• The Trust invests in shares of ETFs. ETFs are investment pools that hold other securities. The ETFs are often passively-managed index funds that seek to replicate the performance or composition of a recognized securities index. ETFs are subject to various risks, including management’s ability to meet the fund’s investment objective. Shares of ETFs may trade at a discount from their net asset value in the secondary market. This risk is separate and distinct from the risk that the net asset value of the ETF shares may decrease. The amount of such discount from net asset value is subject to change from time to time in response to various factors. The underlying ETF has management and operating expenses. Consequently, you will bear not only your share of your Trust’s expenses, but also the expenses of the underlying ETFs. By investing in ETFs, the Trust incurs greater expenses than you would incur if you invested directly in the ETFs.
• The Trust is subject to an ETF’s index correlation risk. To the extent that an underlying ETF is an index tracking ETF, index correlation risk is the risk that the performance of an ETF will vary from the actual performance of the fund’s target index, known as “tracking error.” This can happen due to fund expenses, transaction costs, market impact, corporate actions (such as mergers and spin-offs) and timing variances.
• The ETFs and Closed-End Funds are subject to annual fees and expenses, including a management fee. Unitholders of the Trust will bear these fees in addition to the fees and expenses of the Trust. See “Fees and Expenses” for additional information.
• The value of the fixed-income securities in the Closed-End Funds and ETFs will generally fall if interest rates, in general, rise. Typically, fixed-income securities with longer periods before maturity are more sensitive to interest rate changes. In addition, the duration of a bond will also affect its price sensitivity to interest rate changes. For example, if a security has a duration of 3 years and interest rates go up by 1%, it can be expected that the security price will move down by 3%. The Trust may be subject to greater risk of rising interest rates than would normally be the case due to the current period of historically low rates.
• A Closed-End Fund, ETF or an issuer of securities held by a Closed-End Fund or ETF may be unwilling or unable to make principal payments and/or to declare distributions in the future, may call a security before its stated maturity, or may reduce the level of distributions declared. Issuers may suspend distributions during the life of the Trust. This may result in a reduction in the value of your units.
• The financial condition of a Closed- End Fund, ETF or an issuer of securities held by a Closed-End Fund or ETF may worsen, resulting in a reduction in the value of your units. This may occur at any point in time, including during the primary offering period.
• Certain Closed-End Funds and ETFs held by the Trust invest in securities that are structured as floating-rate instruments. The yield on these securities will generally decline in a falling interest rate environment, causing the Closed-End Funds and ETFs to experience a reduction in the income they receive from these securities. A sudden and significant increase in market interest rates may increase the risk of payment defaults and cause a decline in the value of these investments and the value of the Closed-End Funds and ETFs held by the Trust.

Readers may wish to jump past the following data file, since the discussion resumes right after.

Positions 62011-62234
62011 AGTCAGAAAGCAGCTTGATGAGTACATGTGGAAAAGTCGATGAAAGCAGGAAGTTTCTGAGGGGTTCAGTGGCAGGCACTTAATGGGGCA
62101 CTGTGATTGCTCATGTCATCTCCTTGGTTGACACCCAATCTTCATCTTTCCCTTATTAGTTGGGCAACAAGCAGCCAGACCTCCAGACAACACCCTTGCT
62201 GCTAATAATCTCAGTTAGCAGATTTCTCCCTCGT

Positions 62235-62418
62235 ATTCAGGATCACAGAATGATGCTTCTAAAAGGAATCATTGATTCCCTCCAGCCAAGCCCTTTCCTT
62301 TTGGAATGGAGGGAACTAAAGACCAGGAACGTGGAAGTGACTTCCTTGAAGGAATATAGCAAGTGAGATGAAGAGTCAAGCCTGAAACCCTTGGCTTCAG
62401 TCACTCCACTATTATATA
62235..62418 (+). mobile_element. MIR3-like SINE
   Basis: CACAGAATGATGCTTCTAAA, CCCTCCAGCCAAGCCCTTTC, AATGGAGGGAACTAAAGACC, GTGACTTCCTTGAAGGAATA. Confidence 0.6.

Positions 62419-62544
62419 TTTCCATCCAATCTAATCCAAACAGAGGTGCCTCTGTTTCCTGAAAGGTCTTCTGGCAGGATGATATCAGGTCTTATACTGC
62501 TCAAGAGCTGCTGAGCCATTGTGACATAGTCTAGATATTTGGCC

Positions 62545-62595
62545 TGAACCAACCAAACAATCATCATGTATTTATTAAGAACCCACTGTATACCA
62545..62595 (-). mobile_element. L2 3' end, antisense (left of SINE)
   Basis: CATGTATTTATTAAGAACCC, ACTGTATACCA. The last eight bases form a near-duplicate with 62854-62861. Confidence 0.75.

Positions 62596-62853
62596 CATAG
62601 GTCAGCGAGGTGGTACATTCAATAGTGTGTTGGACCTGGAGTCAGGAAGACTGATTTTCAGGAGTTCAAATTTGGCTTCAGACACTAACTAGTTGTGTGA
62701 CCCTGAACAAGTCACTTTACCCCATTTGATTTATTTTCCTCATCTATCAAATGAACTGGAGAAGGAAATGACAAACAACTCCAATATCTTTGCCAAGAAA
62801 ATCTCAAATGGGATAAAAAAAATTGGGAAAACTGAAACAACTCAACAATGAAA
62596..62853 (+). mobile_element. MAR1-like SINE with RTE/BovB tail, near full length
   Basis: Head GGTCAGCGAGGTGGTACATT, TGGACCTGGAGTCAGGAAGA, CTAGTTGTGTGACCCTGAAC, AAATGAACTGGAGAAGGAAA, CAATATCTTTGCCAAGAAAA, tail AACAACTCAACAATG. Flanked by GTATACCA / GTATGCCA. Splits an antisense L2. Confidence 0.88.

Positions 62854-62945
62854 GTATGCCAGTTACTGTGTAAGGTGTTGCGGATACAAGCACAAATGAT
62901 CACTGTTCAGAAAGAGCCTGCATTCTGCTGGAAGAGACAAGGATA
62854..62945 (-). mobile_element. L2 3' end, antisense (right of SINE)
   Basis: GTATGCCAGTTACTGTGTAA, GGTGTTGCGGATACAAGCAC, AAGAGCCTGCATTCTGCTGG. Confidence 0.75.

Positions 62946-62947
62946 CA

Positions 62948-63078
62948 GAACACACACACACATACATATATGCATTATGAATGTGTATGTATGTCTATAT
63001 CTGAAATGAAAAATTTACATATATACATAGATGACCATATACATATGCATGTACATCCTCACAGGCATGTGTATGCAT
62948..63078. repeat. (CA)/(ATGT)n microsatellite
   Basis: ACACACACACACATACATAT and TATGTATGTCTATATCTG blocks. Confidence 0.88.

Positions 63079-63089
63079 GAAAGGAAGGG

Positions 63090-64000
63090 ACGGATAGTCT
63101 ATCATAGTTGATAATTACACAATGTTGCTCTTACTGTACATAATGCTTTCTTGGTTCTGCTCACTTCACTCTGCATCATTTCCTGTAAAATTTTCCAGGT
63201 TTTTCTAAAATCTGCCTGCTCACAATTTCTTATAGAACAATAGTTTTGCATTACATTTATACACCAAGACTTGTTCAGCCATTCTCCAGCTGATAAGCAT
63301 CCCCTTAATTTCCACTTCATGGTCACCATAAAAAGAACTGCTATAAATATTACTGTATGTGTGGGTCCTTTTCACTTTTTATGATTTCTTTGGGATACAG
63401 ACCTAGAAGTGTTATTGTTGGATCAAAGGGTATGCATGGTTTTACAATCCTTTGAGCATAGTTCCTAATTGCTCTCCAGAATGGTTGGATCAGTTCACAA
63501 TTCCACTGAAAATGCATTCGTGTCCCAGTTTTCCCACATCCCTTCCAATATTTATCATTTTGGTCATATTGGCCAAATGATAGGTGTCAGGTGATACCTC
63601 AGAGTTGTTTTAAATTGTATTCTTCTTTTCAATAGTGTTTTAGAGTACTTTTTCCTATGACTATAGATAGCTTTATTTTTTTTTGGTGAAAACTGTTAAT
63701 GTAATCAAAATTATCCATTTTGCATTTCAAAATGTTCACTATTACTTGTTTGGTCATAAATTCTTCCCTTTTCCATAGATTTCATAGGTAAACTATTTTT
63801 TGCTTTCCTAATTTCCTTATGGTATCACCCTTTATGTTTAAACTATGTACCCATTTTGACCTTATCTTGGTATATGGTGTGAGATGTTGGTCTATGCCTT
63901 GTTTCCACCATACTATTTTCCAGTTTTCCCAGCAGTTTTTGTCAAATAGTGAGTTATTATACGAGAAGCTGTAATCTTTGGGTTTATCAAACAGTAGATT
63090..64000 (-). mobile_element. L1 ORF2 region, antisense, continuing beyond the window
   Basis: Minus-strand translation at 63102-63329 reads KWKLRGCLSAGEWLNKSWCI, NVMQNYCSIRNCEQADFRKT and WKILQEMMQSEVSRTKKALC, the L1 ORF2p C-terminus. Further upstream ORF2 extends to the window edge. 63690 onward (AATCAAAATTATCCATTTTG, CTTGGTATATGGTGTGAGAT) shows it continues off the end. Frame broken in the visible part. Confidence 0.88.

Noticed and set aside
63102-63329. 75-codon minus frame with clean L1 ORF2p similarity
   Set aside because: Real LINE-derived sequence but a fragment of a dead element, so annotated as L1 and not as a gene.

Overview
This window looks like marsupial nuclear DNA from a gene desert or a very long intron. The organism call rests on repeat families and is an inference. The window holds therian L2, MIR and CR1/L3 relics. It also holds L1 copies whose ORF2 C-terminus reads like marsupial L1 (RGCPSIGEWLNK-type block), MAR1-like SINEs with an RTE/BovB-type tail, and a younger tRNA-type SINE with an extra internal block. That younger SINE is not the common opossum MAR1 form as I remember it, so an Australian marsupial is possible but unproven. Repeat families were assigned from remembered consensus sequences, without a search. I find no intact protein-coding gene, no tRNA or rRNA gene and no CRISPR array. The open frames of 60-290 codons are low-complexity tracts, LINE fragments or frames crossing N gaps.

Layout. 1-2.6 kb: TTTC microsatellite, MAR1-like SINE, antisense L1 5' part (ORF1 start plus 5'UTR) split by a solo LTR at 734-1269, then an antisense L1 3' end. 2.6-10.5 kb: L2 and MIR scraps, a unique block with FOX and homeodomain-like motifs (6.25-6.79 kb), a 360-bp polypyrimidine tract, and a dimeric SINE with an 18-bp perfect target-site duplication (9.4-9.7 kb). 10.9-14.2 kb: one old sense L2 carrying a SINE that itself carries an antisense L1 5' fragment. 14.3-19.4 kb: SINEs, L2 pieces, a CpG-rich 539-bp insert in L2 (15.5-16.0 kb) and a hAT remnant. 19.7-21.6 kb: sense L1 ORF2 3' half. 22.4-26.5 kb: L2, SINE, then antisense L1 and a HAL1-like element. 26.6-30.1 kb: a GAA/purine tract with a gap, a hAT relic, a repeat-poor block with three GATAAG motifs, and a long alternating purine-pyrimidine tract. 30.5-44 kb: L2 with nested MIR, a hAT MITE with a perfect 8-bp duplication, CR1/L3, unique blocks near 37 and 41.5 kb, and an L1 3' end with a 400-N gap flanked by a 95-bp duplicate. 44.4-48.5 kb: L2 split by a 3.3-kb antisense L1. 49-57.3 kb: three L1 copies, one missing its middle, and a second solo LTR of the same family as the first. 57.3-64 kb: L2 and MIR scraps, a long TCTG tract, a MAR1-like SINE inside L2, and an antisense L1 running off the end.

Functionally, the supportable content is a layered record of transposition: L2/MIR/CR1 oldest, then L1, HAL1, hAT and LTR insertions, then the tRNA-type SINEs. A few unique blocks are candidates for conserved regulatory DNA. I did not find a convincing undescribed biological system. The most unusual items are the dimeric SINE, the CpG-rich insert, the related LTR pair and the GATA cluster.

Many floating-rate securities use LIBOR as their reference rate. LIBOR will be phased out by the end of 2021. An underlying fund’s investments in instruments that pay a floating interest rate based on LIBOR, including any instrument that does not include a provision specifying the replacement reference rate if LIBOR is no longer available (a “fallback provision”), may be adversely affected during the transition away from LIBOR by, among other things, increased volatility or illiquidity. There remains uncertainty regarding the future use of LIBOR and the nature of any replacement reference rate and, accordingly, it is difficult to predict the full impact of the transition away from LIBOR.
• Certain Closed-End Funds and ETFs held by the Trust invest in senior loans. Borrowers under senior loans may default on their obligations to pay principal or interest when due. This non-payment would result in a reduction of income to the applicable Closed-End Fund or ETF, a reduction in the value of the senior loan experiencing non-payment and a decrease in the net asset value of the Closed-End Fund or ETF. Although senior loans in which the Closed-End Funds and ETFs invest may be secured by specific collateral, there can be no assurance that liquidation of collateral would satisfy the borrower’s obligation in the event of non-payment of scheduled principal or interest or that such collateral could be readily liquidated.
Senior loans in which the Closed- End Funds and ETFs invest:
— generally are of below investment-grade or “junk” credit quality;
— may be unrated at the time of investment;
— may be floating rate instruments in which the interest rate payable on the obligations fluctuates on a periodic basis based upon changes in the base lending rate;
— generally are not registered with the Securities and Exchange Commission (“SEC”) or any state securities commission; and